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New England Streamers
First published before January 1st 2001 - More than 15 years ago
Streamer Tips & Techniques - The Flatwing Style
By Bob Skehan
The flatwing streamer style has been a consistant producer for me over the years, particularly in the smaller casting sizes for brook trout. This by no means precludes this style from being used on the larger, trolling patterns however, as is shown by the widespread popularity of Joe's Smelt, which sports a flatwing made from a pintail flank feather. The main difficulty in tying this style on the longer hooks is the availability of appropriate, long flank feathers for the wing in this size.
In this feature, I'll describe the steps to tie the Woods Special, one of the older flatwing patterns, and a great spring streamer for brook trout ponds. The technique can easily be applied to other patterns as well.
STEP 1: Start your black thread near mid shank, and wind back toward the hook bend, stopping at approximately the hook point. Tie in flat silver tinsel, and wind this back slightly down the bend, and back to the tie in point to create the tag. Select a clump of Golden Pheasant Tippet fibers and tie these in on top of the hook shank for the tailing. The length of the tail should be approximately equal to the gap of the hook.
STEP 2: Tie in the flat silver tinsel ribbing and orange chenille at the point where the tag and tail meet. Be sure to tie in the chenille by the thread core of the material. You'll likely need to strip out a section of the chenille "fluff' to get access to the core. Wind this forward to where the back of the head of the finished streamer will be, and tie off with a couple of wraps. Snip excess. Wind the flat silver tinsel ribbing forward, about 4 turns on a 6X or 4X casting-sized hook, tie off, and snip excess. Be sure to leave enough room to apply the wing, hackle collar, and to finish the head.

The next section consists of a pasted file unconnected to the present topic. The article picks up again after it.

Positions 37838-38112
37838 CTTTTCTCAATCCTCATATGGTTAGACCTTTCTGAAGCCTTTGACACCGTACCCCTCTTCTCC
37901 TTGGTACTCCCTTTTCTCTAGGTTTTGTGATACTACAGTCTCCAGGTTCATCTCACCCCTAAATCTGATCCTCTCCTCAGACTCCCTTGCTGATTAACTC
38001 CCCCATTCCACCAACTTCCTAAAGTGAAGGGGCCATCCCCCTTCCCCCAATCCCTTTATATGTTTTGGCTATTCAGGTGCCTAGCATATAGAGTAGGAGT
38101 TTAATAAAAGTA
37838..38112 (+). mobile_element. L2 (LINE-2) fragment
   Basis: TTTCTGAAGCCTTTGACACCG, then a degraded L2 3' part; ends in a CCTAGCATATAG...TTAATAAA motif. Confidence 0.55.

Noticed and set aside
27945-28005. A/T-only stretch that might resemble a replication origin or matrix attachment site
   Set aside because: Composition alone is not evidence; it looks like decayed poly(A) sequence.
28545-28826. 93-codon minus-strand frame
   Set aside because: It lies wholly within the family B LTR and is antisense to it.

STEP 3: Select a lemon wood duck flank that has center fibers just slightly shorter than the hook shank. Fold back the "extra" fibers carefully to the correct wing length, which should be approximately from the back of the head to the tip of the tail. Your selected feather should look approximately like this:
Strip these "extra" fibers from the stem, and place the remaining portion flat on top of the hook. Tie in with a couple loose wraps, double-check the positioning of the wing to make sure it's perpendicular to the hook bend, and secure with a few tight wraps. By selecting a flank feather with longish barbules, you can now wet your fingers, and slick the rear of the wing into shape.
STEP 4: If you decide to apply the Jungle Cock Cheeks, then do so now. For this example, they've been left off, because frankly, this pattern is just as effective without them. Select a grizzly hen neck hackle that has barbules just a bit longer than the hook gap, tie in at the rear of the head tip first, and the "shiny" side towards you. Wind this hackle on for 2 or 3 turns, stroking the barbules back towards the rear of the hook, or fold the hackle before tying in. After the wraps are complete, tie off the remaining hackle, snip excess, and tie the barbules back as a collar. Build a nicely-tapered head, whip finish, and apply head cement. There you have it! A killer flatwing pattern!
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